- Breadcrumb navigation enables customers to identify where they are on your website and helps them backtrack or broaden their search results if needed.
- Keep the search box consistently in the same location across the website. Customers expect it to include a text field, followed by a button labeled “Search,” usually in the top right of the screen.
- Accept colloquial synonyms and common misspellings as search keywords, and match results accordingly. On Amazon, a search for “iTouch” brings up the iPod Touch, and a search for “polar bear book” (as information architects so lovingly call it) brings up Information Architecture for the World Wide Web (which happens to be a great resource that looks closely at many concepts mentioned in this section).
- Help users get faster and more relevant search results. Predictive type-ahead options help users select the appropriate term before running a search. Providing related search terms helps with typos and more common alternatives.
- Display results based on relevance, but give users the options to refine, filter, compare and sort results based on various criteria and to control the number of results displayed at a time.
- Display a summary of key product information in the search results to speed up identification and selection. In addition to the name and image that the user expects, provide pricing, availability, ratings, shipping details and other relevant information.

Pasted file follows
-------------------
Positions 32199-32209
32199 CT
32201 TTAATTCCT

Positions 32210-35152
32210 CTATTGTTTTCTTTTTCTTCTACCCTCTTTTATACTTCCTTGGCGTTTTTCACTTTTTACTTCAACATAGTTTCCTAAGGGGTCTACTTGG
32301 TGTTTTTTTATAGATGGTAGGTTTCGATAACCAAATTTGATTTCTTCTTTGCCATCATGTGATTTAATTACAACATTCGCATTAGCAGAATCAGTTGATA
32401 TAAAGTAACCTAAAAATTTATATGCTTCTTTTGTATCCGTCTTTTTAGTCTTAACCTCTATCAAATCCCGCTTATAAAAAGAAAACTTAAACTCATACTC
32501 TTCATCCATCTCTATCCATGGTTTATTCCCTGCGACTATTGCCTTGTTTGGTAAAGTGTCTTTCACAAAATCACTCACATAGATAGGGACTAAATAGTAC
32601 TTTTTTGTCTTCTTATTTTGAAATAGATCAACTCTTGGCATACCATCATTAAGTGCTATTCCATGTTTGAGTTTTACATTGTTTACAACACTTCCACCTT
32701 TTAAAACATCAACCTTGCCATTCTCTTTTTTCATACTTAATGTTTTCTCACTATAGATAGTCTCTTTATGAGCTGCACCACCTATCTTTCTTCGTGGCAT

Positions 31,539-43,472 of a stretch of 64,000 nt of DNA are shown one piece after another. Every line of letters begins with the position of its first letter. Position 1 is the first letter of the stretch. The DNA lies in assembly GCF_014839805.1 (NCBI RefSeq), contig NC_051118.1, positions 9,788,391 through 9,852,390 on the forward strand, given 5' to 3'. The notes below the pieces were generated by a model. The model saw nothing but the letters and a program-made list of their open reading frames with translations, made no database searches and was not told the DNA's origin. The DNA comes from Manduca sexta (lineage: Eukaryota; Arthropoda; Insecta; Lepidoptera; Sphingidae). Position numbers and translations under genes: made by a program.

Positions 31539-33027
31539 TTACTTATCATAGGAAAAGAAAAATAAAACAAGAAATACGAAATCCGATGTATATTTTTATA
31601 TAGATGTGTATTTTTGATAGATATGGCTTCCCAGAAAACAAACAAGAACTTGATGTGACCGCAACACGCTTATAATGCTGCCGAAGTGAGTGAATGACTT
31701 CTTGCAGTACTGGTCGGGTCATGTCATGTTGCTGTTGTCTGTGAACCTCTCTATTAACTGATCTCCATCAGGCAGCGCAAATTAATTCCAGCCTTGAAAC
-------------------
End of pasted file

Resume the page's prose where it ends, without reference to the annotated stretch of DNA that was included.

Stay tuned for the second part, which will focus on guidelines and techniques to help customers make purchasing decisions and to guide them through the check-out process.
- Search Engine Optimization: An Hour a Day, third edition, Jennifer Grappone and Gradiva Couzin
- Search Analytics for Your Site: Conversations With Your Customers, Louis Rosenfeld
- Information Architecture for the World Wide Web: Designing Large-Scale Web Sites (aka the polar bear book), Peter Morville and Louis Rosenfeld
- Neuro Web Design: What Makes Them Click?, Susan M. Weinschenk
- How to Create Selling E-Commerce Websites, Smashing Magazine
- Designing Search: UX Strategies for eCommerce Success, Greg Nudelman
- Selected Usability & User Experience Guidelines, a hand-picked collection of the most useful Smashing Magazine’s articles on Usability and User Experience.
- Part 2: Guiding Customers Through The Buying Process
- A Little Journey Through (Small And Big) E-Commerce Websites
- Usability Study: Shopping For Bedsheets – How Hard Could It Be?
- 15 Common Mistakes in E-Commerce Design